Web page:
Trinidadian writer Ingrid Persaud, has won the thirteenth BBC National Short Story Award with Cambridge University for ‘The Sweet Sop’, her first short story about a young Trinidadian man reunited with his absent father via the power of chocolate.

Announced this evening during a live broadcast of  BBC Radio 4’s ‘Front Row’ from the University’s West Road Concert Hall, Persaud was presented with the £15,000 prize for a work described by judge and previous winner of the award, K J Orr as “tender and ebullient, heartbreaking and full of humour”.

Meanwhile, the winner of the 2018 BBC Young Writers’ Award with First Story and Cambridge University was also revealed, before a reception for all the winning and shortlisted writers at Cambridge University Library.

Davina Bacon from Cambridgeshire won with ‘Under a Deep Blue Sky’, a raw and emotionally powerful short story about a young African poacher and the brutal murder of a mother and baby elephant.

Chair of the National Short Story award judges and Editor of the TLS, Stig Abell said of Persaud’s work: “The judges were unanimous in their praise for a story which keeps a consistency of voice without smoothing over the reality of genuine conflict. The relationship between Victor and Reggie, estranged father and son, who find solace in chocolate, is an utterly convincing and memorable one, a clever inversion of normal parental process.”

Dr Sarah Dillon, University Lecturer in Cambridge’s Faculty of English said: “Many congratulations to Ingrid Persaud on winning, and with such a beautiful story. It was a pleasure to host the award ceremony at the University and to celebrate all the shortlisted writers amongst the stacks in the University Library.

“We hope that this is the beginning of an ongoing relationship between the writers and our students, especially those honing their craft at the University's Centre for Creative Writing."

Davina’s winning story was inspired by her early life living in Africa and her passion for the environment, Her story was praised by author and judge William Sutcliffe as a ‘superlative piece of writing by any measure, regardless of the age of the writer’ and by fellow judge and actress Carrie Hope Fletcher, for its ‘compassion and intelligence’.

Citing Michael Morpurgo as an influence on her writing style and having recently read a lot of post-colonial literature including Chinua Achebe’s Things Fall Apart and Anthills of the Savannah, Davina Bacon’s winning story is inspired by her earlier years spent living in Malawi.

She said: “My story is based on Kasunga National Park where they have issues with poachers crossing the border from Zambia to kill elephants. The population has decreased rapidly and this is very worrying.”

‘Under a Deep Blue Sky’ available to read and listen to on the Radio 1 website, read by Don Gilet of the BBC Radio Drama Company. An interview with Davina will be available on the Life Hacks podcast from Sunday 7 October. Davina will also receive a personalised mentoring session with an author to enhance and further develop her writing skills.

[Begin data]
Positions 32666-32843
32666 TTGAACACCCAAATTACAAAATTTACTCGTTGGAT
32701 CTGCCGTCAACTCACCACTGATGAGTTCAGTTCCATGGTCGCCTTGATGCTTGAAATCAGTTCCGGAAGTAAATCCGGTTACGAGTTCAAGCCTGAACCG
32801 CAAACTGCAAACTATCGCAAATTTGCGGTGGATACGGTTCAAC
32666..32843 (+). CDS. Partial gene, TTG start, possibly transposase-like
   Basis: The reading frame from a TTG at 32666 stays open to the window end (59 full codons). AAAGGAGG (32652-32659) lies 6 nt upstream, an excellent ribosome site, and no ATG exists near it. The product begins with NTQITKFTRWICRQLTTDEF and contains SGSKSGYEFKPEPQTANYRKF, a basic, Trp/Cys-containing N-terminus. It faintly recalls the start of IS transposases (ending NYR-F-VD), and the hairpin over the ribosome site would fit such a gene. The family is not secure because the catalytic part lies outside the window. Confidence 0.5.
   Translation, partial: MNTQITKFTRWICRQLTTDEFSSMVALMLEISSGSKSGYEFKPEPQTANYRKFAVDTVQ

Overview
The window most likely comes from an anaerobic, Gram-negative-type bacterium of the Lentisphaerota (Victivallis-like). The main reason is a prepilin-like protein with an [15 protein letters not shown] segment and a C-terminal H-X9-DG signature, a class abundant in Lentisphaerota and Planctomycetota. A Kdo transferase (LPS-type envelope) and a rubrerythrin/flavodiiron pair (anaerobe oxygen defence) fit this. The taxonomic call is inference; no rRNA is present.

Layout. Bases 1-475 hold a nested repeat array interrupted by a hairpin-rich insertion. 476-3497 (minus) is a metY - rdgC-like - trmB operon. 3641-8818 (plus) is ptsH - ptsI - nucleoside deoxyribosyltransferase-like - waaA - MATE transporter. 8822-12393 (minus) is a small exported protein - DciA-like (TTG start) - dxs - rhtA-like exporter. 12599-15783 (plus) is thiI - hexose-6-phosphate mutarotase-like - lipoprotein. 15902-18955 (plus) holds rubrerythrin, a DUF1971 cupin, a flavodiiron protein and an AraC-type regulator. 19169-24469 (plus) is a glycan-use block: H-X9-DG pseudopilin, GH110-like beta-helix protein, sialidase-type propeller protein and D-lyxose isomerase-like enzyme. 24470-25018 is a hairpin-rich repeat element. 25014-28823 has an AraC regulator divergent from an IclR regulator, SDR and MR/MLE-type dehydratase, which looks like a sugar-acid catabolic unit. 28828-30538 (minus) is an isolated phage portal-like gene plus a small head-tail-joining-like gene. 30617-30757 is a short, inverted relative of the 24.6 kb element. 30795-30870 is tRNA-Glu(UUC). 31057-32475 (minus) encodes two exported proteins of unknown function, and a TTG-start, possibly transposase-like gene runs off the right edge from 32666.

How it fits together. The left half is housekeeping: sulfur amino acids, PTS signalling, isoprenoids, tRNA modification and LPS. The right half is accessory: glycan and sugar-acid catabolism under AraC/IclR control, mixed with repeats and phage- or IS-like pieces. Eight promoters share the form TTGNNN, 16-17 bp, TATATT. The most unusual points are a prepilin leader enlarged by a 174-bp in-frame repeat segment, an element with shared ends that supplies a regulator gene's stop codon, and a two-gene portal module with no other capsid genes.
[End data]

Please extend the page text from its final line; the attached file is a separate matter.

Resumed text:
Meanwhile, ‘The Sweet Sop’ is available to listen to at, read by Leemore Marrett Junior.

Added Dr Dillon: “Congratulations to Davina Bacon on winning the 2018 BBC Young Writers' Award with First Story and Cambridge University. To capture in just 1,000 words a character's present, past, and perilous future is a feat for any writer, let alone one 17 years of age. Stories like this show just how powerful this form can be - hitting you hard and fast, haunting you for long after.”

This is the fourth year of the BBC Young Writers’ Award which invites 14 – 18 year olds to submit stories of up to 1,000 words. The award was launched as part of the tenth anniversary celebrations of the BBC National Short Story Award and aims to inspire and encourage the next generation of writers.

All five shortlisted writers spent the day of the award ceremony at Cambridge University where they met Young Writers’ Award judge and fifth laureate na nÓg (Ireland's laureate for children's literature) Sarah Crossan for a writing workshop in Cambridge University Library.

They were also given a private tour of ‘Virginia Woolf: An exhibition inspired by her writings’ at the Fitzwilliam Museum before attending the live award ceremony.

Creative Commons License
The text in this work is licensed under a Creative Commons Attribution 4.0 International License. Images, including our videos, are Copyright ©University of Cambridge and licensors/contributors as identified.  All rights reserved. We make our image and video content available in a number of ways – as here, on our main website under its Terms and conditions, and on a range of channels including social media that permit your use and sharing of our content under their respective Terms.